Internal Affairs Minister, Peter Dunne

Prior to the September election the main focus was on agreeing to a mandate for the NZFS to legally engage in the many functions it now undertakes that are outside of the firefighting basics. The funding issue had been stripped out for separate consideration with a longer process of review over a slower time frame. All issues raised in the two year old Fire Panel Review Report, also known as the Swain Report, will now be considered together including governance, the funding and structure of rural and urban fire services, the framework under which volunteers operate, workforce engagement and fire service co-ordination with other emergency services. Mandate well overdue For decades the NZFS has been operating well beyond its firefighting mandate, engaging in every type of rescue, hazardous and toxic substances emergencies, adverse weather events and as first responder in many medical emergencies. “It’s a Kiwi thing. Where there’s a gap Kiwis fill it, albeit informally at times. We’ve just adapted and have been doing this stuff by osmosis over the years,” says UFBA board member Bill Butzbach. The issue of how the NZFS is funded is an important issue to resolve. “The current budget is based on property-based fire risk. The model as it stands is no longer relevant.” After nearly 40-years in the NZFS, from serving in a hands-on firefighting capacity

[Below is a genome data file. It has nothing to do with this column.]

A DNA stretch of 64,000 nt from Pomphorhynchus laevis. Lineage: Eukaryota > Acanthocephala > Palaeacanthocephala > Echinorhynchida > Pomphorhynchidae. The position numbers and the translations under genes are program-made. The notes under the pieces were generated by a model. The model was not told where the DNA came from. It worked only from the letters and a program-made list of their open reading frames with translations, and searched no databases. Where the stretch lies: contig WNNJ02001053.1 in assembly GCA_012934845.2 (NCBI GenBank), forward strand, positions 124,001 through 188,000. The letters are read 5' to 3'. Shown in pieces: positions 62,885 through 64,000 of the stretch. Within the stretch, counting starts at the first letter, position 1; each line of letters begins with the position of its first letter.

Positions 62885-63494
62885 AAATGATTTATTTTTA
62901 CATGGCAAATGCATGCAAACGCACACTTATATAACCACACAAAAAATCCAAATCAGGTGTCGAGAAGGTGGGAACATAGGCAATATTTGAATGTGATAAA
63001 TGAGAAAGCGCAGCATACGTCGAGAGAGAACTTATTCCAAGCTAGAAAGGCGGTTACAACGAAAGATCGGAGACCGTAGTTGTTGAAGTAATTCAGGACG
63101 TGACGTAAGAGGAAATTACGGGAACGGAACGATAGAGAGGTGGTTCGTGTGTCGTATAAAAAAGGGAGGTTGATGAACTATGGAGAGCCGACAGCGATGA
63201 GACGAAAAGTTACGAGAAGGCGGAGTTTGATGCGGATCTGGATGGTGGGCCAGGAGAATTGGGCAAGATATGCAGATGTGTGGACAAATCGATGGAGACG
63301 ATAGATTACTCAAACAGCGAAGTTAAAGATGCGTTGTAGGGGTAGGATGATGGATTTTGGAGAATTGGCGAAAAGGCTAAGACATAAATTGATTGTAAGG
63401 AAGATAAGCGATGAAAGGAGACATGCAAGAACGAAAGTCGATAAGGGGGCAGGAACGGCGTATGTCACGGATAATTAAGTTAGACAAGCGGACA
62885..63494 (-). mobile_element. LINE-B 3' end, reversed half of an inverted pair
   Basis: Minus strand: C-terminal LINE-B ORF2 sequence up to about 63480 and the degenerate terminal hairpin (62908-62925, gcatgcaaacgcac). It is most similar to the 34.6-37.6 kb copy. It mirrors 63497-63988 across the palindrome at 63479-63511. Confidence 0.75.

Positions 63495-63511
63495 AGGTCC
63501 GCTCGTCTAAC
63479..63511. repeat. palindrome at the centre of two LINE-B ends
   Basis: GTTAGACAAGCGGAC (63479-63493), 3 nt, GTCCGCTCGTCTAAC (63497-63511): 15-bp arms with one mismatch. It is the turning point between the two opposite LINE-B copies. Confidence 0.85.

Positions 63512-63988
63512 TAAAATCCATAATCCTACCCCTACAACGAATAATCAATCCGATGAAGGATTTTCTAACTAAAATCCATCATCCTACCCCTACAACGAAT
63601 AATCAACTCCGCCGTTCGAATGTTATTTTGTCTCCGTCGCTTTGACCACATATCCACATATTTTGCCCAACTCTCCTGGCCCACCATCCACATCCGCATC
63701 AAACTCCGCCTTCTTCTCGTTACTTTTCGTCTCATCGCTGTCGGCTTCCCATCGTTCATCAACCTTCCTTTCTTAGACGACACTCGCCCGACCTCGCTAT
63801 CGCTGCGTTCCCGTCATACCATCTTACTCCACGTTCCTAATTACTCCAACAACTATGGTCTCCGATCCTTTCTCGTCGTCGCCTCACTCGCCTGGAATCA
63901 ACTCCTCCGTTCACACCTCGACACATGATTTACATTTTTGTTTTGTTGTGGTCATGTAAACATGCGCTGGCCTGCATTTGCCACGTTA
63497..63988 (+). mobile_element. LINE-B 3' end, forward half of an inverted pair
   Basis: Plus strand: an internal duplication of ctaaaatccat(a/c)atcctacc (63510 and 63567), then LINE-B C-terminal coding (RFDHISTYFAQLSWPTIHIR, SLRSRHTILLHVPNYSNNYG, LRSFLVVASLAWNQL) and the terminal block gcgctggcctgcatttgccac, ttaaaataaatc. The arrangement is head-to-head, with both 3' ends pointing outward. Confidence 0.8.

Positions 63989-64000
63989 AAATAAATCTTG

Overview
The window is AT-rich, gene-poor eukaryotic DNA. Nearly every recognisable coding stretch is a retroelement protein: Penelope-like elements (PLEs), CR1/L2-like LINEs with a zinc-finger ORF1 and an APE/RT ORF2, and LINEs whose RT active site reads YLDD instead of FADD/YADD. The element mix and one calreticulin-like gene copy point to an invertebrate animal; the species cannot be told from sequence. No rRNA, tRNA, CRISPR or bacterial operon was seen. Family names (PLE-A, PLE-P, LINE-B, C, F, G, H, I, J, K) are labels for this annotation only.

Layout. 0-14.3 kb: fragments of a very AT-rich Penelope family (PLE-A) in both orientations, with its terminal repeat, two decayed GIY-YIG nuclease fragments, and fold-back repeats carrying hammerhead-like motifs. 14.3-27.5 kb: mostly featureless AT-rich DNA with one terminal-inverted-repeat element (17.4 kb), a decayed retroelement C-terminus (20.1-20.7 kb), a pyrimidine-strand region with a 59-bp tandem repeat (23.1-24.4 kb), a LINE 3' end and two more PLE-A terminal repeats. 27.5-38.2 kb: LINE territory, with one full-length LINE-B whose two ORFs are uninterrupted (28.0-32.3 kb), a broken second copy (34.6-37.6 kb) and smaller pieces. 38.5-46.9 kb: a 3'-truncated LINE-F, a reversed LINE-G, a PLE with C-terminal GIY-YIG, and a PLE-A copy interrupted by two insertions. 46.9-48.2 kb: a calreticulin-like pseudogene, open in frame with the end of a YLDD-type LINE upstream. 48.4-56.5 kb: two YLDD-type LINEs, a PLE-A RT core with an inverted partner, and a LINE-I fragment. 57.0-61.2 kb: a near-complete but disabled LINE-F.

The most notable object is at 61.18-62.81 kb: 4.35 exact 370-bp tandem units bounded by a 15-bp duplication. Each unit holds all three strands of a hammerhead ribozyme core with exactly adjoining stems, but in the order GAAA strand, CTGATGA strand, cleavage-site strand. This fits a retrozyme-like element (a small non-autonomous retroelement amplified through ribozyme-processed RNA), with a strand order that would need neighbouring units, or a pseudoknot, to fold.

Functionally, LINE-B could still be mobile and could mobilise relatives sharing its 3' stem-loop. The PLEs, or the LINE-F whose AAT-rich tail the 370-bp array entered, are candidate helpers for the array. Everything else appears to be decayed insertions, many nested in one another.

to high level senior management roles and as an assistant national commander, Butzbach is now observing what will be the fourth major fire service revision in his career. While the brigades may not be explicitly recognised for that under current legislation, the badges on the uniform still say, ‘Fire Rescue’. “We’re still waiting for the mandate and that’s got to come from the politicians.” Open to new issues DIA Chief of Staff Rob Eaddy, says Mr Dunne plans to use the 2012 review and what has been learned from it to “identify additional progress that can be made in making New Zealand’s fire services fit for purpose in the 21st century.” This work will need to be completed ahead of any amendments to the Fire Service Act 1975. “The Swain Report received a high level of support across stakeholders, and there is now the chance to capture any outstanding ideas, suggestions or concerns, to inform policy proposals.” Eaddy says the opportunity to look at additional areas came about because the election interrupted the existing legislative process which was only looking at the mandate and governance areas He agrees “reform is long overdue” and says progressing the review is a high priority for Minister Dunne. – Keith Newman December 2014 - January 2015